Avnet vs. Arrow Electronics
Avnet, Inc. and Arrow Electronics have long dominated the electronics distribution market. With shared lineages in the radio industry, similar business models, and recent forays into enterprise computing, the two companies are neck-and-neck rivals. But financial strength isn't the only indicator of a good company. Let's take a closer look at the world first and second largest electronics distributors.
Avnet, Inc. is the world’s largest distributor of electronic components. The company is headquartered in Phoenix, Arizona, and has over 400 locations worldwide, with 19,000 employees and more than 100,000 customers. Avnet is ranked 117 on the U.S. Fortune 500 list, with approximately $27.5 billion in revenues in FY 2014.
Services: Component distribution, supply-chain, design-chain, logistics solutions, product assembly, device programming, computer system configuration, and integration, financing, and marketing.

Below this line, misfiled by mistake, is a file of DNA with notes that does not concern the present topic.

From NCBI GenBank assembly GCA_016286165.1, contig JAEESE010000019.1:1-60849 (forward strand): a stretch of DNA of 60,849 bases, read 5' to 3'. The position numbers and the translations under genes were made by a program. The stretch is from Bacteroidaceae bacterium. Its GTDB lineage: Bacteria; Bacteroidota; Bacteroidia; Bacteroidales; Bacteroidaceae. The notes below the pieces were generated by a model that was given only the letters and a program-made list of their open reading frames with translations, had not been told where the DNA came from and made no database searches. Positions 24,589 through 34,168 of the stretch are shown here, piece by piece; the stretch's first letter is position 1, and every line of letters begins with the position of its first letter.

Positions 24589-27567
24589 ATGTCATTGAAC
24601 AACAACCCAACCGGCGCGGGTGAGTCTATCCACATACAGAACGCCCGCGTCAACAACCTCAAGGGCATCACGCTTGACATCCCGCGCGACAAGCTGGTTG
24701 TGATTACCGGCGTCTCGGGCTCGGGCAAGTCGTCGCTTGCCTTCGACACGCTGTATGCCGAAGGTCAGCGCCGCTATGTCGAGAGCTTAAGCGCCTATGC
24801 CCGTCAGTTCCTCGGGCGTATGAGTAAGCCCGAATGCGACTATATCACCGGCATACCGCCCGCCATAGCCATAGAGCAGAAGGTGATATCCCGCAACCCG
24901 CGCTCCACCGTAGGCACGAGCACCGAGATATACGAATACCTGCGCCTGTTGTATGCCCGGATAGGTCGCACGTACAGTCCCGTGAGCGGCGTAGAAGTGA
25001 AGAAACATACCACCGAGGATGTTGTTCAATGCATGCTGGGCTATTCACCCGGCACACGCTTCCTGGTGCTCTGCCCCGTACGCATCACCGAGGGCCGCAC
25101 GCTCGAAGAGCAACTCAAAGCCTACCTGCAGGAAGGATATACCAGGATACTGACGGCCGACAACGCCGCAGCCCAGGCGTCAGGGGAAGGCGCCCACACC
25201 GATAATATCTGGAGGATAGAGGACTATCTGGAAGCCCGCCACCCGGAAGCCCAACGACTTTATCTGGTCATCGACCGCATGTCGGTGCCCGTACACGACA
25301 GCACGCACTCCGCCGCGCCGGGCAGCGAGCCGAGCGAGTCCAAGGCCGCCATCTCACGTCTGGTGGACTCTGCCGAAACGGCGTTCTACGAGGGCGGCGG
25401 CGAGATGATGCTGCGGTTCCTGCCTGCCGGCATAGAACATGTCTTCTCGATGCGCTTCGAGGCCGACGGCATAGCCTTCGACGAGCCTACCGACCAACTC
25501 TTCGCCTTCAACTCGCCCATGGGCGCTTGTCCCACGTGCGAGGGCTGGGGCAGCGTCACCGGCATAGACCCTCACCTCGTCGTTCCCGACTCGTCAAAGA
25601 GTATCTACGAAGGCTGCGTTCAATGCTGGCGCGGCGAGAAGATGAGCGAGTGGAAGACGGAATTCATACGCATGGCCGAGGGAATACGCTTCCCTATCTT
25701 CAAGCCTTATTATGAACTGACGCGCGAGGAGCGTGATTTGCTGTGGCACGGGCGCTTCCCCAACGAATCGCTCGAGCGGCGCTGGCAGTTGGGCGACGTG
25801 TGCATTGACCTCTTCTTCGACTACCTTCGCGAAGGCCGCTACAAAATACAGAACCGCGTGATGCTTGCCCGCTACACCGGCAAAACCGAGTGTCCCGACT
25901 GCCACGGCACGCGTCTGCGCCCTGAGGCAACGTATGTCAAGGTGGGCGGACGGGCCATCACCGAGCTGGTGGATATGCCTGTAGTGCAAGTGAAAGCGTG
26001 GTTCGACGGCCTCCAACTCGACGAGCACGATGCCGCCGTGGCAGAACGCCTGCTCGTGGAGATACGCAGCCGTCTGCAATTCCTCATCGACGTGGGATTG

Markets: Lighting, military & aerospace, transportation, power, sensors, and thermal management.
Product Summary: Full range.
History: Despite its numerous achievements, Avnet’s beginnings were relatively humble. In 1921, as radios were becoming common household items, 33-year-old Russian immigrant Charles Avnet began distributing surplus radio parts, eventually building enough capital to open a storefront. After weathering the Great Depression and recouping resulting losses through WWII military sales, Avnet tapped into the connector market and watched its business explode. By 1959, Avnet had gone public. It also was among the first companies to introduce overnight delivery as an industry standard. In 1962, Avnet aquired Hamilton Electro Sales, a west coast electronics distributor lead by Avnet's future CEO Tony Hamilton. By 1968, after a series of additional key acquisitions, Avnet--specifically, Electronic Marketing Group (Hamilton/Avnet)--had established itself as the largest electronics distributor in the nation.